Pros and Cons of Federalism


Federalism is a structure of government that places equal emphasis on governing at all levels. Local, county, state, and national governments all help to provide a safe and secure environment for citizens to live. The goal is simple: to provide for the general good of all through crafted legislation. Here is a look at the key pros and cons of Federalism so that each key point can be carefully considered.

The Pros of Federalism

1. Laws can be crafted based on the needs of the local population.
What works great in Texas might not work so well in Wisconsin. Under Federalism, although there is a national set of laws that govern actions, local laws can also be created to meet population needs. This prevents impractical laws being forced upon communities.

2. It invites more people to participate in the governing process.
People can get involved with the governing process at several different levels. They can sit on a school board, become a county commissioner, or run for a national elected office. Because there are more levels of governance, there are more opportunities to make a difference.

3. There are natural checks and balances in place.
No single individual or group is able to have too much power in a system that focuses on Federalism. Power is divided between entities, forcing cooperating to get things done.

The Cons of Federalism

1. It makes crafting national policies more difficult to do.
The gridlock in the United States is a prime example of this. National policy is crafted from local policies and there could be dozens of different perspectives. Without compromise, there is no national action that can take place.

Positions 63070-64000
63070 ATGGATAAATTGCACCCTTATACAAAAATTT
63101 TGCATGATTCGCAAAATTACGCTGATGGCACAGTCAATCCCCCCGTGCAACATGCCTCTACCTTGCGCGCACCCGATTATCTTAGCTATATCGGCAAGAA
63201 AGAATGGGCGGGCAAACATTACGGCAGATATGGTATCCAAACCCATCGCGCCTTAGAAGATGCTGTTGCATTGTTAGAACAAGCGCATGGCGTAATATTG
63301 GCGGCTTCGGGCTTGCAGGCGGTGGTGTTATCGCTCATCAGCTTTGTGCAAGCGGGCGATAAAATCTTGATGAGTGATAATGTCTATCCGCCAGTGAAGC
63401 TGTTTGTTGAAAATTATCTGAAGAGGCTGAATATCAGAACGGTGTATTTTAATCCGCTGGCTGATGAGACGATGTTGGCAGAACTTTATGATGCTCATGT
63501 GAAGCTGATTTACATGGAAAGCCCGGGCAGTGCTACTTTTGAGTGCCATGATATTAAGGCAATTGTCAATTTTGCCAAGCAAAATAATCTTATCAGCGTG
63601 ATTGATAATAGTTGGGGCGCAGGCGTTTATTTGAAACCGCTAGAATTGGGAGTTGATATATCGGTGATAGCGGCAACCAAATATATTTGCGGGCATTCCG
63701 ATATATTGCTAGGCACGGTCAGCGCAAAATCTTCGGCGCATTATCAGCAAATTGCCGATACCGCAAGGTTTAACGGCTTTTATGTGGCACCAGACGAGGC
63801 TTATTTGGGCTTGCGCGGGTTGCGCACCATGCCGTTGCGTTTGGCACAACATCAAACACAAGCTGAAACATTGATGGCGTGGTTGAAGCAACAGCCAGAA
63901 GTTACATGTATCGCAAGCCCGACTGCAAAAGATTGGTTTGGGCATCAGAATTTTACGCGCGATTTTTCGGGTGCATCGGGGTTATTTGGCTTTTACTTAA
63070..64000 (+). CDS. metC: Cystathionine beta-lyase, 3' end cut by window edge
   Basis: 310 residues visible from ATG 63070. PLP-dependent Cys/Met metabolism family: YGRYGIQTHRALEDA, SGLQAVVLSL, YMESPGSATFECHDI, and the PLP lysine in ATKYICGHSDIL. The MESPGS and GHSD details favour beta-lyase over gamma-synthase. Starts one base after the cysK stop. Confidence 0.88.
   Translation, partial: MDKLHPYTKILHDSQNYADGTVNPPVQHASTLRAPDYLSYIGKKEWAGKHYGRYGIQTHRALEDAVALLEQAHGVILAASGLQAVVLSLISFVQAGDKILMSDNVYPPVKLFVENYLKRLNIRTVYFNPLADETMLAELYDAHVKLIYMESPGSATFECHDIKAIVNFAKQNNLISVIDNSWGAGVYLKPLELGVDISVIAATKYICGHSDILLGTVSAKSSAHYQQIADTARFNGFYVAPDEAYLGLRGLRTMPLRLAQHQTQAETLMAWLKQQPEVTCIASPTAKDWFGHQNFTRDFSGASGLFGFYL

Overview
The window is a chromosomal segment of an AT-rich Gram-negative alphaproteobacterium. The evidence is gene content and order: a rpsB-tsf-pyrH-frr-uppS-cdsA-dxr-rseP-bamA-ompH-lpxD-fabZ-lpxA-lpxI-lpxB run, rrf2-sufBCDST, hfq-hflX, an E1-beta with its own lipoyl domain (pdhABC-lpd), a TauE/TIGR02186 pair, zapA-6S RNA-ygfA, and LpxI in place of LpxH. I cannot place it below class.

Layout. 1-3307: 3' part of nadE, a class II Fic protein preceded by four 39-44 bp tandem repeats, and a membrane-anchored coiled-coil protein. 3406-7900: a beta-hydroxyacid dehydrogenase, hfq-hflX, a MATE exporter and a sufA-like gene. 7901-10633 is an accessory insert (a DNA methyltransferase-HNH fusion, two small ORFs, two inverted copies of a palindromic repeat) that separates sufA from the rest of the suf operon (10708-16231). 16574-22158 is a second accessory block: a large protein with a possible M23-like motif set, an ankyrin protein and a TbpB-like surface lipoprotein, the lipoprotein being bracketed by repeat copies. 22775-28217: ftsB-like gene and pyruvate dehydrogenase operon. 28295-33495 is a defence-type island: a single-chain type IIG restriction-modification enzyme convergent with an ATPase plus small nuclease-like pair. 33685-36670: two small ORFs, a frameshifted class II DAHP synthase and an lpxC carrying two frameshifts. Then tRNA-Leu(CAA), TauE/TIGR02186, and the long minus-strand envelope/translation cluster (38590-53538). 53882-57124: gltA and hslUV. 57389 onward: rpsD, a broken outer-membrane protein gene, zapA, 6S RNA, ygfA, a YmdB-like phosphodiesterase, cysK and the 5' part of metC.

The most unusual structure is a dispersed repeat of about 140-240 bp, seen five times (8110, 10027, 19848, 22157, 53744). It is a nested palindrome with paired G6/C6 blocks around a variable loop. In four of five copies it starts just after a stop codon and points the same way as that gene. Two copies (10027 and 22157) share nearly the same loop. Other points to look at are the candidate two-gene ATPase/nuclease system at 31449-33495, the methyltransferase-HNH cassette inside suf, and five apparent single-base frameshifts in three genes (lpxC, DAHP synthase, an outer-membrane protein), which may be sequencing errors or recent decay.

2. Questions of jurisdiction arise.
When Colorado and Washington passed legalized recreational marijuana use, which laws took precedence? The national laws that outlawed marijuana use or the state laws that allowed it? These questions create jurisdiction issues that can become complicated and confusing.

3. There is little focus on large issues.
Federalism ultimately creates population centers that are focused on meeting their needs. There is no emphasis on the large issues that occur at state or national levels.

The pros and cons of Federalism show a concept that creates equality, but only pockets of it. Everyone winds up looking out for their best interests and that can ultimately hinder the governing process. This is why such a system must be carefully balanced so everyone can have their needs met.